stockouts. The most obvious one is to increase inventory. While before integration the DCs

might not be willing to hold high levels of inventory at the cost of working capital, after

integration they should have more incentive to do so. Table 5 first compares the level of

inventory before and after integration. Coefficients in Column (1) suggest that, as expected,

inventory of own-CSDs increased by close to a day of sales after integration (p-value<0.001).

However, to our surprise, inventory of own-NonCSDs decreased by three days (p-value<0.001).

This implies that if inventory for NonCSDs had not been reduced after integration, the stockout

rate for NonCSDs would have fallen even more.

----------------------------------------------------------------------

Insert Table 5 about here

----------------------------------------------------------------------

One potential explanation for the reduction in both stockouts and inventory is that within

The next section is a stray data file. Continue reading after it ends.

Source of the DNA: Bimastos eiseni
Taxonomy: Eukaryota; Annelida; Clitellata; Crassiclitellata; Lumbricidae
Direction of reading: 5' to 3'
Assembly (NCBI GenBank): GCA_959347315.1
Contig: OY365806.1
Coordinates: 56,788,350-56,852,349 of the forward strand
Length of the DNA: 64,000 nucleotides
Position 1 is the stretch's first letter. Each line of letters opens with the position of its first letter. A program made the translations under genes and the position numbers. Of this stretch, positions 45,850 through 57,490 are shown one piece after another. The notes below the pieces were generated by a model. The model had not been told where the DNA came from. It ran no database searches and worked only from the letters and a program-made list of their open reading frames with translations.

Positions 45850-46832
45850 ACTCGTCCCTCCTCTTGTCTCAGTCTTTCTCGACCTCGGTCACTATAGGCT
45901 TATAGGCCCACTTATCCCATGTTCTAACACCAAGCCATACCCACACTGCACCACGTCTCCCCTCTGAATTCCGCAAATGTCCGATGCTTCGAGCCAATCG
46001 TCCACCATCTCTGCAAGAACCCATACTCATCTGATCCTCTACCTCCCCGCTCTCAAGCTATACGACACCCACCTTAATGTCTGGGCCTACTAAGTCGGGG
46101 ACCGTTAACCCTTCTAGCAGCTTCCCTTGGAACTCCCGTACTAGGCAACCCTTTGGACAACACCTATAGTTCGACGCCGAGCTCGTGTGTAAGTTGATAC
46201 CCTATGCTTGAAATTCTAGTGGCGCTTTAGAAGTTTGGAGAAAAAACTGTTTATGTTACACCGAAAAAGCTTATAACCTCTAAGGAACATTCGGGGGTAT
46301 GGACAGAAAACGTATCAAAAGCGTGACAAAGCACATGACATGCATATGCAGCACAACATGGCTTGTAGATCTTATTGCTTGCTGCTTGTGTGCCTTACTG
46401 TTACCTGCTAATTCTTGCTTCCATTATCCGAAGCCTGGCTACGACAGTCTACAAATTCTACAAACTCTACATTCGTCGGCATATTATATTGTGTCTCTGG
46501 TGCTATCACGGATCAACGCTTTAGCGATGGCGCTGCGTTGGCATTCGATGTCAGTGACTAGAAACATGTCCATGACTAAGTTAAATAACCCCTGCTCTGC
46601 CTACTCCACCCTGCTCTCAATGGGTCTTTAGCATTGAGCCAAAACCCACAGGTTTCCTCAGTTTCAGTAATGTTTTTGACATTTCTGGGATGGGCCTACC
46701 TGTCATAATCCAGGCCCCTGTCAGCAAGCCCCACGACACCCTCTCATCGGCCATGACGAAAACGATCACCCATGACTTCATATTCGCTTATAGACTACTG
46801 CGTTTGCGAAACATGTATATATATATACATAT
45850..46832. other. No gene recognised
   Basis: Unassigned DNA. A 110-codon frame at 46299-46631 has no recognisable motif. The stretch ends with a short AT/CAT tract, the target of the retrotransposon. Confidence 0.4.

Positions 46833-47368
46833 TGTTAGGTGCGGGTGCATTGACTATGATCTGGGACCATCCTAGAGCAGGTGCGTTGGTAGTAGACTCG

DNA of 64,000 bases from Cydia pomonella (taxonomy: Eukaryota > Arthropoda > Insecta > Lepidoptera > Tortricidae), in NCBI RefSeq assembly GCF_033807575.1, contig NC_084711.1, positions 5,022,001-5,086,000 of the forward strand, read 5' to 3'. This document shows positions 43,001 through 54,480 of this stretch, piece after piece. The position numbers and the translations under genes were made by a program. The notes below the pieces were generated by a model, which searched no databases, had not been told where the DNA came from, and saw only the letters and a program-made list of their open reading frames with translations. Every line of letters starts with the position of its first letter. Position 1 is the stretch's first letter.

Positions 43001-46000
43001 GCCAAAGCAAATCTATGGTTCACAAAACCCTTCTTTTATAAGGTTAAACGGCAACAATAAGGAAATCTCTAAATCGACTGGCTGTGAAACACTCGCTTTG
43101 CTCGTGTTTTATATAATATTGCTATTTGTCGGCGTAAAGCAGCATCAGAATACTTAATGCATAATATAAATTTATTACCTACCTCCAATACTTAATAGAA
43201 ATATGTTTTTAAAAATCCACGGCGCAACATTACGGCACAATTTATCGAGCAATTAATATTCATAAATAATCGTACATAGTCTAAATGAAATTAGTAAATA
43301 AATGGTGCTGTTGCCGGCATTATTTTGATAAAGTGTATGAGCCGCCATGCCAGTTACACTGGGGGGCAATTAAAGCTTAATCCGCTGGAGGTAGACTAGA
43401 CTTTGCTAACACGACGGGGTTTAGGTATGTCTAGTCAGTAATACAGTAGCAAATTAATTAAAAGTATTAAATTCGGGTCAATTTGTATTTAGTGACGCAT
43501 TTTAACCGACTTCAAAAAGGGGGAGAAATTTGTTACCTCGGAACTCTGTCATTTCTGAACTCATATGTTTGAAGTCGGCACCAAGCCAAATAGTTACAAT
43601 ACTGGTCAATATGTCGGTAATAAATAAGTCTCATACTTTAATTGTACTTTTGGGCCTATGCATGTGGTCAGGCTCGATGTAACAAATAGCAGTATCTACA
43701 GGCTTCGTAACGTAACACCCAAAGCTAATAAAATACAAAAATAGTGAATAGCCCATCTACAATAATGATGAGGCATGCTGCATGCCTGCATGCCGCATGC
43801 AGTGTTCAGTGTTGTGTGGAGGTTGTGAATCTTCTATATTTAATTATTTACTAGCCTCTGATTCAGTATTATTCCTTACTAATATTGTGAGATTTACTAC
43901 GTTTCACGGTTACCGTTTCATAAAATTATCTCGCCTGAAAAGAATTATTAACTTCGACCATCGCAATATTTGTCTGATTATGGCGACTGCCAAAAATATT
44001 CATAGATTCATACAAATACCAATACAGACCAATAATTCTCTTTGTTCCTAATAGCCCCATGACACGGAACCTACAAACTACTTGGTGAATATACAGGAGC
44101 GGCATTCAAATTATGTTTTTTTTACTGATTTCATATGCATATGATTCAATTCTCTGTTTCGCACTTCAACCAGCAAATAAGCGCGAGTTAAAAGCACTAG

each four-week period the fluctuation in inventory more closely matched that in sales after

integration; therefore stockouts could fall despite a lower period-average inventory level relative

to sales. Unfortunately, we do not have daily or weekly inventory data to test this idea at a

granular level, even though we notice that the standard deviation of inventory in days of sales

during the post-integration period was two days less than before integration.

One of the most important ways to better match inventory to sales (in both average level and

fluctuation) is through better sales forecasting. After all, real-time inventory (in days of sales) is